An early novel by Chile’s Roberto Bolaño foreshadows the ludic brilliance of his mature works, writes Stuart Kelly
AND WITH this, it is over. By a quirk of fate, Roberto Bolaño, the writer who most astonished the first decade of the new millennium, died in 2003, just as the first translations of his work were appearing in English. The sheer joy at novels like The Savage Detectives and the magisterial 2666 – books which redefined what the novel could do, and challenged the very foundations of literary culture – was always tinged with the sense that everything was already posthumous.
The Third Reich was actually written 20 years ago, although not published at the time; it is a forerunner and a laggard at the same time. But in both theme and execution we see the co-ordinates by which Bolaño was steering. Like most such retrieved works, one can imagine why the author was less than satisfied. That said, a work with which Bolaño was dissatisfied is simply on a different plane to the smug, tepid scribbling that passes for literature in some circles.
The Third Reich is narrated by a German, Udo Berger, who has gone to a hotel where he holidayed as a child on the Costa Brava with his new (and unexpected) girlfriend, fresh from winning the German championship in table-top war games. They meet another German couple, the laddish, violent, tearful Charly and his highly strung partner Hanna, who introduce them in turn to two seedy locals, The Wolf and The Lamb.
Udo is mostly bored by them, perfecting in his head his latest innovative game strategies and queasily lusting after the hotel owner he remembers from his childhood. At the margins of their holiday, but playing an increasingly significant role, is a scarred man known only as “El Quemado” (in Spanish, it can mean both burnt and burned out, as well as discredited) who rents out pedal boats by day and sleeps under a “fortress” of them by night. When Charly disappears in a surfing accident, Udo stays behind, even after Hanna and his partner leave, becoming more and more obsessed with teaching El Quemado how to play his Second World War game, and becoming more and more fixated on the hotel owner and his suspicions about her terminally ill husband.
It is a strange and unforgettable little book; like Thomas Mann’s Death In Venice rewritten by Michel Houellebecq in his fullest strain of choking, nauseous pity. The ending is both deliberately enigmatic – a final confrontation just as Berlin falls on the game table – and yet unfocused, as if Bolaño could not quite face yet the structures of horror he had put in place. The ending of the novel is oddly inconsequential, a trite tying-off of narratives, but with a strange kind of optimism and even redemption that he would later make much more vexed and complex.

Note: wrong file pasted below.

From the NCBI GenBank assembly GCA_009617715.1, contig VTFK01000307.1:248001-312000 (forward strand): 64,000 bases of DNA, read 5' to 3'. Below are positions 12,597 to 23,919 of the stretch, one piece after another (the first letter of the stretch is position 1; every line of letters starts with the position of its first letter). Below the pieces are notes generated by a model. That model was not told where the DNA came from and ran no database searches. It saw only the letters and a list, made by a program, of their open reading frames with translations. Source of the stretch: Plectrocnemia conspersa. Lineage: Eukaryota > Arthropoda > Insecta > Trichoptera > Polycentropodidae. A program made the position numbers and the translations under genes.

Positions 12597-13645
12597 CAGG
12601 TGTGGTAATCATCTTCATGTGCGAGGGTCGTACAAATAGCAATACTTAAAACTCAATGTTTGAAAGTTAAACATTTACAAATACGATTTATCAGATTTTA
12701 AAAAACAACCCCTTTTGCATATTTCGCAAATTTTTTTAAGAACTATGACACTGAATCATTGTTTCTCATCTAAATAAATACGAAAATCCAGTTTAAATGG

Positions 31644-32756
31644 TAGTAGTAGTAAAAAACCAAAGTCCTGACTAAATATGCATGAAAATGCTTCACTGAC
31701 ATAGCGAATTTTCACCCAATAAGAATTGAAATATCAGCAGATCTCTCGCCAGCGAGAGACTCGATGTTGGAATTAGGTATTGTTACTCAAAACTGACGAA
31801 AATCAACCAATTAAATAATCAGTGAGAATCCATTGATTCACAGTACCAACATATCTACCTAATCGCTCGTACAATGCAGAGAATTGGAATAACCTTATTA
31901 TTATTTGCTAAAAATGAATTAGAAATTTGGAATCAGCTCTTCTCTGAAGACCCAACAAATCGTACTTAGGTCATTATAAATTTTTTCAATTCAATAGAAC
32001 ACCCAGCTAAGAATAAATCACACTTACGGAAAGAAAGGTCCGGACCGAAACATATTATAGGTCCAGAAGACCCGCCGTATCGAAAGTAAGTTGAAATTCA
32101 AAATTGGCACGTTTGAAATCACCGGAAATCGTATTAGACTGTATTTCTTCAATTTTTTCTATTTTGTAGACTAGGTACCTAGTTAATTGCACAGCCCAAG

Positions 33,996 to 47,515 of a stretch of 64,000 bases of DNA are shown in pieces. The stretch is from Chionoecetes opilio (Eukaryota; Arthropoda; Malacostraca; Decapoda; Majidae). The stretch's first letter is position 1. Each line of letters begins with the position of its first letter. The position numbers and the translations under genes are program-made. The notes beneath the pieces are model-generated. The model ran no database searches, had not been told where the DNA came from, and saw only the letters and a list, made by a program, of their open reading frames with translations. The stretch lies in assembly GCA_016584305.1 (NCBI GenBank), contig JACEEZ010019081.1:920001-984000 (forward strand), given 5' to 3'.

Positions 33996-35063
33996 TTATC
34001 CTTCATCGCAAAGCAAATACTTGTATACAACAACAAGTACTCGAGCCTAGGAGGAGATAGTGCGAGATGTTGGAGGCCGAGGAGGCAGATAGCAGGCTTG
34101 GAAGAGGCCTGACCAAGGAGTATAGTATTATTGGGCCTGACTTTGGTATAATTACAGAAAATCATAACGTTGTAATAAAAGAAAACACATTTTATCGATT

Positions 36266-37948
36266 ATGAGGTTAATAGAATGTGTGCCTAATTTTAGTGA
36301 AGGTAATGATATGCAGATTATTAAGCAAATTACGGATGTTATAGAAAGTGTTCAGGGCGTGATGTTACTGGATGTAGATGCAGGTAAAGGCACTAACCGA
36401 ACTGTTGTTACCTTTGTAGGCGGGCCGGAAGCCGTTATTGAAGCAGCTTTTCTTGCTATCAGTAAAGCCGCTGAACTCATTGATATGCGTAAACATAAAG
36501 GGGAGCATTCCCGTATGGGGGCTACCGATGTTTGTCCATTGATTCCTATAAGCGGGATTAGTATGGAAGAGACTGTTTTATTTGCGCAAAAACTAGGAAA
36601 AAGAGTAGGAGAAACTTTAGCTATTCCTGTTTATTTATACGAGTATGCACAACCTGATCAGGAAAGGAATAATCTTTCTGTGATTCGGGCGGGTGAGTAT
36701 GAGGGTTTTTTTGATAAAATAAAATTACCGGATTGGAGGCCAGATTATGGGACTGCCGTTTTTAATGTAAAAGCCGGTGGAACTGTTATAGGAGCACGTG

There are shadows and echoes everywhere of later Bolaño. Udo’s preferred kind of game involves “his” Germany adopting very different and effective military tactics: invading Britain, even invading Spain to secure Gibraltar and impose German naval domination on the Mediterranean. These fantasies link him to the characters in Bolaño’s fictitious encyclopaedia, Nazi Literature Of The Americas. He hears rumours about a rape, or several rapes, but who the victims are (Hanna? Ingeborg? An unknown girl on the beach? The hotel owner?) and who the perpetrators are (The Wolf and the Lamb? Charly?) remains eerily vague.
This connects to the most dramatic section of 2666, “The Part About The Crimes”, where there is nothing vague at all; but any solution or resolution stays frustratingly out of the mind’s reach. Udo, as a creator of fictions, is a precursor to the “visceral realists” in The Savage Detectives and as a scholar of his fictions he also looks forward to the critics searching for Benno von Archimboldi in 2666.
Udo’s reading is important. At home, he likes Sven Hassel, the purveyor of novels emblazoned with “they fought and died for Hitler and the SS”, and Ernst Jünger, the author of Storm Of Steel, Hitler’s favourite novel. In the hotel, he is stuck reading a generic detective novel, and the detective appears in his fevered dreams to offer enigmatic advice. Bolaño’s great theme, and what marks him out as a profound novelist, is his utter conviction that literature is always in a state of complicity with the forces of absolutism and corruption. Udo is one of his earliest attempts at examining the toxic nature of fictions. Although parts of the novel seem first draft-ish (at one point, a friend of Udo’s tells him by telephone that El Quemado is the devil: Bolaño would never be that gauche later) there are also moments of sublimity. The description of El Quemado looking like “a figure rubbed out with an eraser (Like a suitor who, instead of flowers, carries photocopies clutched to his chest)” is the kind of precise, haunted surrealism in which Bolaño excelled. A dream sequence, with a South America Indian playing chess, and throwing the pieces into a fire, is unforgettable and beautifully unexplained.
Bolaño’s work will continue to exasperate and delight readers; and his corpus will be picked over by academics. I wonder where the writers are with sufficient intent and integrity to grapple with his legacy.